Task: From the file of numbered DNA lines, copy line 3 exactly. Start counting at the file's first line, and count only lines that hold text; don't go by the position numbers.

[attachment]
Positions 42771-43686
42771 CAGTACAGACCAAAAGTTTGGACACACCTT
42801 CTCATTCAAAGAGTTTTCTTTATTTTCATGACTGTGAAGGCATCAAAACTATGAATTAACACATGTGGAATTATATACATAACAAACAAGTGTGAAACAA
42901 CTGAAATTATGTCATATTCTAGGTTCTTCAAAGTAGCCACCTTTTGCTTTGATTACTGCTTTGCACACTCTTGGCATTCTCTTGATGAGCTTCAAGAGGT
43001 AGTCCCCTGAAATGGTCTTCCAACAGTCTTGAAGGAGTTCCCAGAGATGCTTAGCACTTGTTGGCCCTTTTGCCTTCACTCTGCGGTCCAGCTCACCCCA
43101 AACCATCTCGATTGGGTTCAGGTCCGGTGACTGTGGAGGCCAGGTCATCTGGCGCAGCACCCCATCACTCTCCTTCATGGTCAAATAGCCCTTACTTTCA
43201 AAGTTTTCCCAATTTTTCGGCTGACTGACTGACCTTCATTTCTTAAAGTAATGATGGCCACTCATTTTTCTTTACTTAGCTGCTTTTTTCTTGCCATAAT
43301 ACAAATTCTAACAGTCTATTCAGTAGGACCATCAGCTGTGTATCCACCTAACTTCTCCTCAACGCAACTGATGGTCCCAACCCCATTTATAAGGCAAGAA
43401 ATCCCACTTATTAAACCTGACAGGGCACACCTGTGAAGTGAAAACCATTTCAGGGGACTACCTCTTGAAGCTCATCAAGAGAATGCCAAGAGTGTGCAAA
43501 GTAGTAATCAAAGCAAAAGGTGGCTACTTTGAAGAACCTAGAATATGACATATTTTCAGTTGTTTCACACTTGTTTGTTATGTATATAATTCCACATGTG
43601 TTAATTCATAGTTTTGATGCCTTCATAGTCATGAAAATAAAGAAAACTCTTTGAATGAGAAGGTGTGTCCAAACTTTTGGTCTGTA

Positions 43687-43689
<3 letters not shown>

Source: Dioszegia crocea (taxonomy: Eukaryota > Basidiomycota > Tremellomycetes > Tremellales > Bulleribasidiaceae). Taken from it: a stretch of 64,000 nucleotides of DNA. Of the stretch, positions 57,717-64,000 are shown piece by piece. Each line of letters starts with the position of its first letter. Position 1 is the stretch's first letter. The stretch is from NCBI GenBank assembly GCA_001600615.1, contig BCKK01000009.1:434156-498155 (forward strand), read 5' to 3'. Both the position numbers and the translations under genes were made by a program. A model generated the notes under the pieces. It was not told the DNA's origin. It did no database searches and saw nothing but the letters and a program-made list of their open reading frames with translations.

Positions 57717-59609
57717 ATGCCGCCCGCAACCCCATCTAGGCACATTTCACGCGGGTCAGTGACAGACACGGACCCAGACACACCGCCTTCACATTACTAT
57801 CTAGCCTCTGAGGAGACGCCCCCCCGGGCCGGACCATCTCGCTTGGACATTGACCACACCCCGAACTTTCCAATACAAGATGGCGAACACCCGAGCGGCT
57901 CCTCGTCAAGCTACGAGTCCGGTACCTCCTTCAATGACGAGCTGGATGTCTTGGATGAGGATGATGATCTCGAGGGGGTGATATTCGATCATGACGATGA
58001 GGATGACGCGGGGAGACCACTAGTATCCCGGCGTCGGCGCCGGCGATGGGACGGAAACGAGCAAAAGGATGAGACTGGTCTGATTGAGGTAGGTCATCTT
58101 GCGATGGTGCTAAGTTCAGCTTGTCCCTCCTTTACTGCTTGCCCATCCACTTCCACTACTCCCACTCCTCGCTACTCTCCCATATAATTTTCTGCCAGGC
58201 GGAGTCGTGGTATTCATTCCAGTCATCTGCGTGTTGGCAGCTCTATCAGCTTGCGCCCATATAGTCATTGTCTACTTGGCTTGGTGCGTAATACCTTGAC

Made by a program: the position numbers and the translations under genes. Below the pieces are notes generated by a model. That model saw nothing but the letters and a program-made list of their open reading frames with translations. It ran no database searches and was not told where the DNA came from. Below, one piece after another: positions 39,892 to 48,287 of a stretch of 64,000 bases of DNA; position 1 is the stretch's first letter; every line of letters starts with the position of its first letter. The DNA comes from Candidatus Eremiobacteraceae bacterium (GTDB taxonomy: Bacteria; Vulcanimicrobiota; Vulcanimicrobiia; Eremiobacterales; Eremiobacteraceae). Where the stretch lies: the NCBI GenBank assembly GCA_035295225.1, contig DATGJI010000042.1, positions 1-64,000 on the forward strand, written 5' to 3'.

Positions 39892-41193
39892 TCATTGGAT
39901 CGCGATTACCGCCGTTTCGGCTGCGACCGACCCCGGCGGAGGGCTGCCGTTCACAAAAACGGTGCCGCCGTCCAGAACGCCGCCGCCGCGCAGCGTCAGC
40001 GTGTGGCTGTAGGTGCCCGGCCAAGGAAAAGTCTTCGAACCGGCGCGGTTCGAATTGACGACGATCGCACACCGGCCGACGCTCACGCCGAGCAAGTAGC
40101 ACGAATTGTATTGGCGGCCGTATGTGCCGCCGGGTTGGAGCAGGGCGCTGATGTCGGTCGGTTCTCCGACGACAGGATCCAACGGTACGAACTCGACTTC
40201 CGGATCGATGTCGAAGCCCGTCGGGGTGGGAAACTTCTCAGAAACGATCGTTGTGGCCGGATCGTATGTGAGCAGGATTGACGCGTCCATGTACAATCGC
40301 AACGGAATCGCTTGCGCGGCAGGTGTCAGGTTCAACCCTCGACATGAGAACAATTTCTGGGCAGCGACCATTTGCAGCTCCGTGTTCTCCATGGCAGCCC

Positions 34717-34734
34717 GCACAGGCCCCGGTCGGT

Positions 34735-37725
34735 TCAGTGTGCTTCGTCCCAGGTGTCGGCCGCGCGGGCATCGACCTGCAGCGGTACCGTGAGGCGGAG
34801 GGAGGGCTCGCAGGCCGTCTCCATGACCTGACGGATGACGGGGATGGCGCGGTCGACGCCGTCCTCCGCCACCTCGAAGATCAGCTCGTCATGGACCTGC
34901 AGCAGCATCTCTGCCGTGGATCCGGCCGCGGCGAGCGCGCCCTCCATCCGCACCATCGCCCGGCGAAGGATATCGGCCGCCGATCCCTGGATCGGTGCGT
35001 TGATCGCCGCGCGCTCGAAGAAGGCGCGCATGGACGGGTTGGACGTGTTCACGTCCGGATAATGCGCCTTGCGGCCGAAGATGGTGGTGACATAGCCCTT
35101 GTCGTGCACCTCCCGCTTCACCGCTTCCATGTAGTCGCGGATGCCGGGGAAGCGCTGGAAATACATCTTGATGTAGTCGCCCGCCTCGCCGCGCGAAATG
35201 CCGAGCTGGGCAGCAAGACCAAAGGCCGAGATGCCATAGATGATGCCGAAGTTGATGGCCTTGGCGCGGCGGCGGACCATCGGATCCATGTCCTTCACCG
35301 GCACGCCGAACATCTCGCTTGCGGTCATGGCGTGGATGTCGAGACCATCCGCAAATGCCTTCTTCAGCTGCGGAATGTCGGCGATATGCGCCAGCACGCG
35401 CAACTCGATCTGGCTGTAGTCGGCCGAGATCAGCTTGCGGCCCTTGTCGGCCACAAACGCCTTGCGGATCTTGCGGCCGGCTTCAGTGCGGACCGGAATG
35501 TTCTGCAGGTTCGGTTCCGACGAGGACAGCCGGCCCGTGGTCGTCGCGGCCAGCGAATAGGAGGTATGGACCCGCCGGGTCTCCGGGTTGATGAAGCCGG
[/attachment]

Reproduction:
42801 CTCATTCAAAGAGTTTTCTTTATTTTCATGACTGTGAAGGCATCAAAACTATGAATTAACACATGTGGAATTATATACATAACAAACAAGTGTGAAACAA